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The Japan-South Korea relationship also has been roiled by the issue of Korean “comfort women” who were sexually exploited by the Japanese in World War II. Mr. Abe late last month backed off a pledge to review a 1993 Japanese apology to South Korea over the sexual abuse.

The Japan-South Korea relationship holds the most promise for improvement, analysts said.

“From the U.S. perspective, having a strong U.S.-Japan-South Korea trilateral [relationship] is a necessity, and that has been heavily strained because of the territorial disputes and lingering mistrust over history,” said Randall Schriver, who served as deputy assistant secretary of state for East Asian and Pacific affairs in the George W. Bush administration.

“The Abe administration and Miss Park have a chance to reset that relationship in a way that would be very beneficial to us.”

Ms. Park’s father, former dictator Park Chung-hee, normalized South Korea’s relationship with Japan and secured a Japanese loan that allowed South Korea to enter the steel industry and put it on the path to prosperity. Her father also shared a close relationship with Mr. Abe’s late grandfather, Kan Abe, who was a Japanese politician.

Mr. Abe has made an effort to send positive diplomatic signals to Seoul and Beijing. He sent envoys to China and has reached out to Ms. Park’s transition team.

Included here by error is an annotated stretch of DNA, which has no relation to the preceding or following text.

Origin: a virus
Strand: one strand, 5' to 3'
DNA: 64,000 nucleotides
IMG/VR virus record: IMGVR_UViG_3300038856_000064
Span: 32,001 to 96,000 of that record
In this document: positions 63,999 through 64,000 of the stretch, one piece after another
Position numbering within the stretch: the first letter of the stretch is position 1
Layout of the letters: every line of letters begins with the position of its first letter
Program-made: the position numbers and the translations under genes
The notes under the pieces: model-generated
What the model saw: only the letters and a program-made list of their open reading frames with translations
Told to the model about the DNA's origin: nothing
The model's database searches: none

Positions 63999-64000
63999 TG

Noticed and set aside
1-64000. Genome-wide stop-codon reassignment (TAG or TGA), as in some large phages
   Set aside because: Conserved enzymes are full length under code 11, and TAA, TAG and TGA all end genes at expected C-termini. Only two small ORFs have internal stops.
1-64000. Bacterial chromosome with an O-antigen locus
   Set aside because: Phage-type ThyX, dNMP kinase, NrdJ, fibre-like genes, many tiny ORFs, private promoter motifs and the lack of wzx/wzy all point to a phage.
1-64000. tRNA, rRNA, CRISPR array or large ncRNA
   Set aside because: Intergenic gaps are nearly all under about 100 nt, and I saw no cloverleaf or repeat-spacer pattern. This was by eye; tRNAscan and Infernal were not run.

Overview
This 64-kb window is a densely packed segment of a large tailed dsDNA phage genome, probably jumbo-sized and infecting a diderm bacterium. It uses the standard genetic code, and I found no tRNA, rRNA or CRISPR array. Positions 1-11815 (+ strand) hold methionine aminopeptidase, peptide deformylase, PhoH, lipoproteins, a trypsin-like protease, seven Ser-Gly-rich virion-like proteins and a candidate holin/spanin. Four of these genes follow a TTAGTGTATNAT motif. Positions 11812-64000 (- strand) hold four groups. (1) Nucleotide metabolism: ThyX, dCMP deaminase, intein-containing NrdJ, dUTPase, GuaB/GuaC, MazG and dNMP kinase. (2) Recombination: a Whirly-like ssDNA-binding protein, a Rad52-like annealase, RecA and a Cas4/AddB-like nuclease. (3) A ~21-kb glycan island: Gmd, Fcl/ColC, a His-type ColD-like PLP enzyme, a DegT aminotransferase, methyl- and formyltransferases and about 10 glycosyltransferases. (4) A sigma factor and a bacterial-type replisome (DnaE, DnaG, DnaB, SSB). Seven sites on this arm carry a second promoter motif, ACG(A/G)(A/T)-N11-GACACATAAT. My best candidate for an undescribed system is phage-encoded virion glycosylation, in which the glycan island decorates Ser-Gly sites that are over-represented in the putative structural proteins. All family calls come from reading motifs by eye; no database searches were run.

Ms. Lee is not convinced the honeymoon will last.

“In Japan-South Korea relations, we have seen this cycle that when there is a new administration in place it starts off promising better relations, but after a while slides into diplomatic disputes over history,” she said. “I don’t think the Abe and Park administrations are particularly immune to this trend.”

South Korea’s ties with China deteriorated under Ms. Park’s predecessor, Lee Myung-bak, and Chinese President Hu Jintao.

Ms. Park, who wants strong ties with the United States, also has reached out to China. She is expected to strengthen the relationship with Beijing as a means to put pressure on China’s ally, North Korea.

While geography and history have driven a wedge between South Korea and Japan, the security threat posed by North Korea has brought them closer.

“The question is whether the circle can be expanded to include China,” said Mr. Bush of the Brookings Institution. “Does China conclude from the [North Korean] missile test and the nuclear test that its fairly indulgent strategy toward North Korea is a failure and it needs to tighten the screws a little bit?”

The U.N. Security Council is considering additional sanctions to punish North Korea for carrying out its third nuclear test Feb. 9. It slapped sanctions on Pyongyang in January for launching a long-range rocket in December.

During her election campaign, Miss Park said she would consider economic aid to North Korea on the condition that Pyongyang makes a commitment to denuclearize the Korean Peninsula.

Pyongyang’s nuclear test has dashed hopes of any near-term improvement of ties.

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